The coronavirus battle and the world oil glut could cost cities, parishes and school boards in Louisiana anywhere from $404 million to $1.1 billion over two fiscal years, the Associated Press reports.
In releasing those projections, the state’s Legislative Auditor’s Office last week said business shutdowns and unemployment resulting from the effort to stop the spread of COVID-19, lower demand for energy as a result of the virus fight and past increases in oil production by other countries that caused lower oil prices are factors.
The losses are estimated for the current state fiscal year, which ends June 30, and for fiscal year 2021. The report lays out “optimistic” and “pessimistic” scenarios for the state’s recovery and the effects on local sales and property taxes and oil royalties. The report comes as Gov. John Bel Edwards weighs a variety of factors as he decides whether and how to allow businesses to reopen after a state emergency order expires May 15.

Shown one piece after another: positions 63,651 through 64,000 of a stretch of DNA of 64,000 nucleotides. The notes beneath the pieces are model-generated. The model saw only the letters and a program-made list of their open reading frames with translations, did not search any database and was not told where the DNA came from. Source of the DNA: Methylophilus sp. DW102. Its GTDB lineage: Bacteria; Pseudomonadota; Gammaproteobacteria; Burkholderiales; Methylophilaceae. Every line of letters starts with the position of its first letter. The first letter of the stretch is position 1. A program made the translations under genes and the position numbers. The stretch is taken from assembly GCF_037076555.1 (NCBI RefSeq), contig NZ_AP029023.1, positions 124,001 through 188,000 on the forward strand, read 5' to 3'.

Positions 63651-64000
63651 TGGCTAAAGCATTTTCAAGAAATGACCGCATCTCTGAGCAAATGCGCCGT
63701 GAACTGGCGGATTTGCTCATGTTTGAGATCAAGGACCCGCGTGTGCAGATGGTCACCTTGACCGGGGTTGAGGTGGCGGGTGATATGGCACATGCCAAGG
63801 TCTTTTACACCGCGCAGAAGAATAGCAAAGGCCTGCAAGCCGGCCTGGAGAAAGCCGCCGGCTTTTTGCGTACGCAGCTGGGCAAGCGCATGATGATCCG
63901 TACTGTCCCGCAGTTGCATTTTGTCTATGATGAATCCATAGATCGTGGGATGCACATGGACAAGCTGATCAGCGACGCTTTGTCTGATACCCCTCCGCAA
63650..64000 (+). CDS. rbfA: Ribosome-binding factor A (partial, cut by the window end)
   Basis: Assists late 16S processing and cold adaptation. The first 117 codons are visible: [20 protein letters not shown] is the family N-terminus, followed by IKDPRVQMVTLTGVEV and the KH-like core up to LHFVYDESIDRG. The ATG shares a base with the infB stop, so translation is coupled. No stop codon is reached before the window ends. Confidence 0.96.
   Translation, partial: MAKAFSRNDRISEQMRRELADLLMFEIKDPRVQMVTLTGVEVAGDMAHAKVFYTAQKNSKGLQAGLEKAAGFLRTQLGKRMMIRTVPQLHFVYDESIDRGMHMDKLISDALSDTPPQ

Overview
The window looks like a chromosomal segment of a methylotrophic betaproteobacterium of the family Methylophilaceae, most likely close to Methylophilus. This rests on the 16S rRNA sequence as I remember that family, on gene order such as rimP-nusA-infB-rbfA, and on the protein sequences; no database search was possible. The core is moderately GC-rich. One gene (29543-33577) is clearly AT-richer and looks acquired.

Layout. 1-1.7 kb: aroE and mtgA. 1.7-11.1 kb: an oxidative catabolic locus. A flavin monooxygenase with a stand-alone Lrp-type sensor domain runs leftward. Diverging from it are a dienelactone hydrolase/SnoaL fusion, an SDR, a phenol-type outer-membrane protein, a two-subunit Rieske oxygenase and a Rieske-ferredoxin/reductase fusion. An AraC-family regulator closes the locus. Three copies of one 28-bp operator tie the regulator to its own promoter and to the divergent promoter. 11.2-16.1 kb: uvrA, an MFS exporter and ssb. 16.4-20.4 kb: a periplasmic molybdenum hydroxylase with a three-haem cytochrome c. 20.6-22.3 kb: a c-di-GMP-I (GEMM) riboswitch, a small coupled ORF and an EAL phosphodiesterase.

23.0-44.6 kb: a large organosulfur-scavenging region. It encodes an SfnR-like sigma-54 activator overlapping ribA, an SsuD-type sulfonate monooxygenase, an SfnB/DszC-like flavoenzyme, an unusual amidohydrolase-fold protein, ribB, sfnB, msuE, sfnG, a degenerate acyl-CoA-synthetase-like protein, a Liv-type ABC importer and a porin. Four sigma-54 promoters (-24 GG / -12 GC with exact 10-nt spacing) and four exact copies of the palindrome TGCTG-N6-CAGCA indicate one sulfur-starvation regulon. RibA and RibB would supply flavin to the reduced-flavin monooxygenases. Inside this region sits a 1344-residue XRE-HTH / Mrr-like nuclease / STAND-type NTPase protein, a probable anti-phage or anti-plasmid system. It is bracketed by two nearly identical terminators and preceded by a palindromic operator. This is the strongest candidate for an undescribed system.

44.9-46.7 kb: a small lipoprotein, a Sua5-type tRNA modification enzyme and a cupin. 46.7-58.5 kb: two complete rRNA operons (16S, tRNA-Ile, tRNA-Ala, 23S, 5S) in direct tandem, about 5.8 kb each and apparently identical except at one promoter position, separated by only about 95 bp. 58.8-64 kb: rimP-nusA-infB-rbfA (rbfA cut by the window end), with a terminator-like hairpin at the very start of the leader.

Louisiana’s confirmed coronavirus cases now exceed 30,650 with more than 20,000 recovered. The death toll went up by 41 on Thursday to 2,135. Of those deaths, 709 were at nursing homes and 75 were at other residential care facilities for adults, the department said in a release updating the figures.
More than 310,000 people qualified for unemployment benefits in Louisiana as of last week, according to figures released Thursday by the state labor department. The figure is an increase of about 10,000 from the previous week. There were less than 14,000 for the comparable week last year, according to a department news release from Baton Rouge.
The number of people filing new claims for unemployment was 50,941 last week, well above the 2,009 who filed in the comparable week of 2019, reflecting the continuing effects of the outbreak on the economy.